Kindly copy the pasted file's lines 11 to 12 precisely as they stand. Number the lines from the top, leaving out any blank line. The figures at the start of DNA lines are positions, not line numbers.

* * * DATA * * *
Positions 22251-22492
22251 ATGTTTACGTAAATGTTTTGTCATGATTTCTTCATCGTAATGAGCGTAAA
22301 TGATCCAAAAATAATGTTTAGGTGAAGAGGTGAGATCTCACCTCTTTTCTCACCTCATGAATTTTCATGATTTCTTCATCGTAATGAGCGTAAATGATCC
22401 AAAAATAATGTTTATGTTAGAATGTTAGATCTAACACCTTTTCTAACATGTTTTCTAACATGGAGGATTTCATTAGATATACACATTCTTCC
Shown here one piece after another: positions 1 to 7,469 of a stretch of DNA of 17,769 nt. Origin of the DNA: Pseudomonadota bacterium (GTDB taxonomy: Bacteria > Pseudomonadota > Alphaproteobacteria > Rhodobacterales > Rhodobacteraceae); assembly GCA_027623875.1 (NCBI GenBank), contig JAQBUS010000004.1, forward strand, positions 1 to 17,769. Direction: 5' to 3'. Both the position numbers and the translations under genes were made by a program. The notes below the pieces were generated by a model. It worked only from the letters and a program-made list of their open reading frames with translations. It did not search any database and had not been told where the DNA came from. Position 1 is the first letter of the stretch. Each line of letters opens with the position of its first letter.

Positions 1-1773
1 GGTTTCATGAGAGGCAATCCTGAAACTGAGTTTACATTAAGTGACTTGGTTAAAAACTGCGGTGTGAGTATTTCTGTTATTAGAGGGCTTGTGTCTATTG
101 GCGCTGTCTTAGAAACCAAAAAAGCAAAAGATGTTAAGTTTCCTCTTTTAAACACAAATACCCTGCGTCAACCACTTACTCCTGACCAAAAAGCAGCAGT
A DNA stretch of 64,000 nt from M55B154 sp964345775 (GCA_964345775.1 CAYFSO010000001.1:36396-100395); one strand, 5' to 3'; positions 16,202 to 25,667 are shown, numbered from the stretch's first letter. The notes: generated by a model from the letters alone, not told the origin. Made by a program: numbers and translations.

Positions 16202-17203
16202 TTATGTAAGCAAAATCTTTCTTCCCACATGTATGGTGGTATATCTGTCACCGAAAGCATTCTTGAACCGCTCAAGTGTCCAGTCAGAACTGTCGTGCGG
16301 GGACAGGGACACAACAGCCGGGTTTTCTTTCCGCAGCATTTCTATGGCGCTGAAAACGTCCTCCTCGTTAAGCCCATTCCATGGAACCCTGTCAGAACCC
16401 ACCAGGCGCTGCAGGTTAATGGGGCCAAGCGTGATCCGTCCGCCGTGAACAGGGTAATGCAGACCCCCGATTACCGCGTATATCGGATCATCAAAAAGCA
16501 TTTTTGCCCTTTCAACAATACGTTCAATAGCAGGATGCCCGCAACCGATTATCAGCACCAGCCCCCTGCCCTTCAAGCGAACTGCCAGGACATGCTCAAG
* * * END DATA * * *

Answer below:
16202 TTATGTAAGCAAAATCTTTCTTCCCACATGTATGGTGGTATATCTGTCACCGAAAGCATTCTTGAACCGCTCAAGTGTCCAGTCAGAACTGTCGTGCGG
16301 GGACAGGGACACAACAGCCGGGTTTTCTTTCCGCAGCATTTCTATGGCGCTGAAAACGTCCTCCTCGTTAAGCCCATTCCATGGAACCCTGTCAGAACCC